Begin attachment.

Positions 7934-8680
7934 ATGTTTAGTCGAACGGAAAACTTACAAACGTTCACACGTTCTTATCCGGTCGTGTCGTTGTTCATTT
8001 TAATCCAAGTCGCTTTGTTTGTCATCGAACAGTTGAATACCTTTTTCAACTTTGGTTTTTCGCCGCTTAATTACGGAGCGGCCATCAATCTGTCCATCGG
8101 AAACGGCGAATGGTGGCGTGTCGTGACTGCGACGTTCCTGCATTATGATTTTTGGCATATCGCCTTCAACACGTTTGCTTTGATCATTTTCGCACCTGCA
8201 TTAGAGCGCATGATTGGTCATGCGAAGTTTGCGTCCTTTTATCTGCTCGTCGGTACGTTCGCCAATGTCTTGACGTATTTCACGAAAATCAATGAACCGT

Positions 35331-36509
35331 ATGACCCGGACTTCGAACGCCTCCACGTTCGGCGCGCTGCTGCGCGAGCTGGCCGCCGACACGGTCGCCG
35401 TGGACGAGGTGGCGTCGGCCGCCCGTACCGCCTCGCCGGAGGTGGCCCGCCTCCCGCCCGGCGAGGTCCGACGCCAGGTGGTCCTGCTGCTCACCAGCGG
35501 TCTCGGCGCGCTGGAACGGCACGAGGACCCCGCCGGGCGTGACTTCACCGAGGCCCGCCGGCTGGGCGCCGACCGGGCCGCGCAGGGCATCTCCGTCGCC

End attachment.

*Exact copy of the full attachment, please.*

Positions 7934-8680
7934 ATGTTTAGTCGAACGGAAAACTTACAAACGTTCACACGTTCTTATCCGGTCGTGTCGTTGTTCATTT
8001 TAATCCAAGTCGCTTTGTTTGTCATCGAACAGTTGAATACCTTTTTCAACTTTGGTTTTTCGCCGCTTAATTACGGAGCGGCCATCAATCTGTCCATCGG
8101 AAACGGCGAATGGTGGCGTGTCGTGACTGCGACGTTCCTGCATTATGATTTTTGGCATATCGCCTTCAACACGTTTGCTTTGATCATTTTCGCACCTGCA
8201 TTAGAGCGCATGATTGGTCATGCGAAGTTTGCGTCCTTTTATCTGCTCGTCGGTACGTTCGCCAATGTCTTGACGTATTTCACGAAAATCAATGAACCGT

Positions 35331-36509
35331 ATGACCCGGACTTCGAACGCCTCCACGTTCGGCGCGCTGCTGCGCGAGCTGGCCGCCGACACGGTCGCCG
35401 TGGACGAGGTGGCGTCGGCCGCCCGTACCGCCTCGCCGGAGGTGGCCCGCCTCCCGCCCGGCGAGGTCCGACGCCAGGTGGTCCTGCTGCTCACCAGCGG
35501 TCTCGGCGCGCTGGAACGGCACGAGGACCCCGCCGGGCGTGACTTCACCGAGGCCCGCCGGCTGGGCGCCGACCGGGCCGCGCAGGGCATCTCCGTCGCC